I believe that I was overconfident in my preparation for the test, and I did not spend the amount of time that I usually do in the days leading up to the exam.  I lost time while preparing for an Advanced Thermodynamics exam, and unfortunately my performance in both tests suffered for time management reasons.  I fell behind in Thermo, and had I kept up a better schedule then I could have split more time between preparation for that and Fluids (while I wasn’t behind in Fluids, I lost time to prepare as thoroughly as I usually see fit).

The 5/6 combination problem was devastating for me, because I spent too much time trying to solve 5, and the answer for 5 directly contributed to solving 6.  I know that I am learning, and I know that tests grades are not always an indication of knowledge, but personally, it was a rough few days for my confidence.

I feel like I have had a successful semester for the most part, but I feel like I am capable of much more.  Hanging in is proving to be difficult, but we are almost there.

Thanks for reading,

TM

Essen Scheiße Zwei

Hello again guys!

Fluids Test II was today, and I can say that I think I blew it, especially compared to the first test.

I believe I figured out the bane of my 50+ min existence approximately 10 minutes after the exam ended.  The backwards flow messed me up, and I spent too much time trying to figure that out.  (more horrible sentences, sorry guys, I should be better.)

I thought the test was very fair, and I did not prepare as well as I did (or should have) for test 1.  I’m sure my grade will reflect that, and I have accepted that.

Although grades are important to me, there are always situations where I can honestly say that the numerical grade does not reflect my knowledge or confidence in the course.

Even if I blew it, I am confident that I have learned and I will continue to stride for improvement.

Thanks for reading,

TM

Essen Scheiße Eins

Hey guys, happy Friday!

Linear test went pretty well I believe.  The course load I took on has become increasingly apparent to me as the semester has gone on, and preparing for this test made me very aware of that.  Normally I would construct a better sentence than that (and this for that matter), but I frankly do not have the time.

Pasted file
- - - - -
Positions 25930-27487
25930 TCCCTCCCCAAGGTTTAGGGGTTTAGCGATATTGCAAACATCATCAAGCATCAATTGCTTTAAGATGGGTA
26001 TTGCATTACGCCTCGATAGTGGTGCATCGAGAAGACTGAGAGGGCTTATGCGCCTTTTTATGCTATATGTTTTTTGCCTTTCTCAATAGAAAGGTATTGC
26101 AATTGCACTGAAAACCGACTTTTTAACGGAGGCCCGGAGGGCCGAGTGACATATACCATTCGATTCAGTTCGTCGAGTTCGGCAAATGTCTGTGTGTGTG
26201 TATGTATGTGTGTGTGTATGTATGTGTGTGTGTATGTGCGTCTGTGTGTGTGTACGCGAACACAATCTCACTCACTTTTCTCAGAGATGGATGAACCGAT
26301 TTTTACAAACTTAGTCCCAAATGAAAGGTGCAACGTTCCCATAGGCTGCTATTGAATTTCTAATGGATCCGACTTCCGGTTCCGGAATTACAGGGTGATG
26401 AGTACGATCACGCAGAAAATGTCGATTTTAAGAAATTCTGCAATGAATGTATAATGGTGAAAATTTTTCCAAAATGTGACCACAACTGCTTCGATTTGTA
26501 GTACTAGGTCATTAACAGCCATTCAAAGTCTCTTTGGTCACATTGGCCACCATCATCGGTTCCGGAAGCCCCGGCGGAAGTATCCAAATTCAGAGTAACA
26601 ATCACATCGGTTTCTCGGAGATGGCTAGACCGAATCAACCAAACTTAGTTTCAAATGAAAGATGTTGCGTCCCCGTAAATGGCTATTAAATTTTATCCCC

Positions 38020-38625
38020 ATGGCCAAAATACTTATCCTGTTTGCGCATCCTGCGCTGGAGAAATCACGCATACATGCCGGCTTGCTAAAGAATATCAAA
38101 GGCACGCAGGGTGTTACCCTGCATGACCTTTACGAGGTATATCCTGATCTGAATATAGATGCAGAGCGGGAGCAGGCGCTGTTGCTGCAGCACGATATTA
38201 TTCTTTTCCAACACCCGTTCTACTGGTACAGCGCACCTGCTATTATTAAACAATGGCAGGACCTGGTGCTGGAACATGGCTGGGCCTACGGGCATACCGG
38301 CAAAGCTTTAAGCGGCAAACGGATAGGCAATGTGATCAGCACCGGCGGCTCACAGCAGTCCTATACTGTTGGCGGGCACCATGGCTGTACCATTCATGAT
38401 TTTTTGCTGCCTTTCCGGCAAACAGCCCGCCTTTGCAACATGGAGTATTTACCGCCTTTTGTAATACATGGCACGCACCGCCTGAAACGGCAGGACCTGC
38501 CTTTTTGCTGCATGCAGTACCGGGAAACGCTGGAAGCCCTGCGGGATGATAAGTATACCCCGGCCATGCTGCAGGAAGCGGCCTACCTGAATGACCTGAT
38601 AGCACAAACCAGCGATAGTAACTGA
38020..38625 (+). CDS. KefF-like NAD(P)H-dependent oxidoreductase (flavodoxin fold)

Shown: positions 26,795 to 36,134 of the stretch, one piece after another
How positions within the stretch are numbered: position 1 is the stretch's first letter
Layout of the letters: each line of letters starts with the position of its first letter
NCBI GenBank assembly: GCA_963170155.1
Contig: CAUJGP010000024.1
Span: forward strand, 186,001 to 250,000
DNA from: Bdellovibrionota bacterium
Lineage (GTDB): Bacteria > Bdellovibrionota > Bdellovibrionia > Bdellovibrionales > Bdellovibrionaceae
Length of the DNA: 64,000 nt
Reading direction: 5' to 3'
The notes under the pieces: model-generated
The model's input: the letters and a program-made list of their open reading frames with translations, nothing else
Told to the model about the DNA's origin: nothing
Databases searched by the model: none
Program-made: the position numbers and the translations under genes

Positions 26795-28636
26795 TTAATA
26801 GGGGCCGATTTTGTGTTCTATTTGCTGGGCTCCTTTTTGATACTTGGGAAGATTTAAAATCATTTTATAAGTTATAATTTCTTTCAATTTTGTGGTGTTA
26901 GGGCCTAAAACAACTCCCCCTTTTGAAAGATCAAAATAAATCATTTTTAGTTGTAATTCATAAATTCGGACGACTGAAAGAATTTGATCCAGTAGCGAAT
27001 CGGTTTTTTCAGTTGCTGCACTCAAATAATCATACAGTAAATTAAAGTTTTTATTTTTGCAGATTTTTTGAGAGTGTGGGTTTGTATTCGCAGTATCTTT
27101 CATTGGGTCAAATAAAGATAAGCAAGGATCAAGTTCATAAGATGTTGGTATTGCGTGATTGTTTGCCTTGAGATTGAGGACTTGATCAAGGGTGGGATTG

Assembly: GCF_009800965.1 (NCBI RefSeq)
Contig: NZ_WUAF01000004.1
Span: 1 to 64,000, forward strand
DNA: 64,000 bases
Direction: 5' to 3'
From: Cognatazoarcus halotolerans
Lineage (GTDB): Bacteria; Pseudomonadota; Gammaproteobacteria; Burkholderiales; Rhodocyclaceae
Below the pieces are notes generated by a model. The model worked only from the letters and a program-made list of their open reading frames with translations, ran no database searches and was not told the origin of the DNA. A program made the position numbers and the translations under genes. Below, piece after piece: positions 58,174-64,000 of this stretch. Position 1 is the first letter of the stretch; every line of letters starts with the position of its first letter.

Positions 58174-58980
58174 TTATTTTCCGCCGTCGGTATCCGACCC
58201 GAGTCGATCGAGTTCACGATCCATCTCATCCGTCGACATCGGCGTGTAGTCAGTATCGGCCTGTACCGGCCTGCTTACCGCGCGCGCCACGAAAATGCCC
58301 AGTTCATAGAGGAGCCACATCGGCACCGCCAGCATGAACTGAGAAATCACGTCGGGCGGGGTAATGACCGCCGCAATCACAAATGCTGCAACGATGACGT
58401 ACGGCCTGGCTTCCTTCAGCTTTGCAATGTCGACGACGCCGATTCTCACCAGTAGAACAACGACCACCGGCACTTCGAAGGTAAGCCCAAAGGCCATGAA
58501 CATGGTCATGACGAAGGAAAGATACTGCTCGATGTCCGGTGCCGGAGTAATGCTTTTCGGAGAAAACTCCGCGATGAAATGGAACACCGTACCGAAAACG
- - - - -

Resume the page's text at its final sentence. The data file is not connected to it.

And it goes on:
I fell behind early in the second dose of linear studies, mainly due to the staggered tests in Fluids that I share with Dr. Ferrar and the other courses that are unrelated.  Luckily, I have a relatively decent understanding of the subject, and thanks to my good friends Liz, Kian, and Andrew I was able to swiftly conquer the exam’s review.

The course notes and additional content were invaluable (I know I use that word a lot, but I’m short of time again), and that along with aid from my classmates got me through.  And they continue to.

Thanks for reading (sorry for the abbreviated post),

TM

Still Grinding

Hey folks,

Still coding over here, although I’m getting very close to the “F it” button.  There are two parts to me when I hit that button.

The first part is the part that realizes that I’ve been writing (attempting to write?) this code since 12:30 or so this afternoon.  I have put forth a lot of effort into creating my own code, and I have resisted the temptation of using codes that I’ve found online in favor of learning how to do it myself.  That being said, throwing in the towel is an outcome that I obviously would like to avoid, but I do have a feeling of accomplishment from trying to teach myself how to complete this code properly.

The second part is my inner disappointment at my inability (well as I write this, it’s only 10:50) to complete the code to my own standards and the assignment’s standards of completion.  I have until 11:59, but hell, I am tired of this shit.  Quite honestly, this is a feeling that I have frequently, but I always find myself working up until the last moments regardless.  I admire that about myself, but at the same time, the work I submit occasionally leaves something to be desired to the quality of standards I try to adhere to.

Feeling like tonight is going to end in an “F it” button kind of night ( before 11:59), but at least I can say that I gave it an honest and determined effort.

Thanks for reading, and remember to breathe this weekend,

TM

Taking a Break

This is something that I don’t do as often as I should when I’m working.  I have been trying to create my own MATLAB code for LU decomposition featuring a pivot since approximately 12:30 this afternoon.  I just took a moment to pour myself a beer; and it dawned on me, at this rate I will never complete my blog posts in time.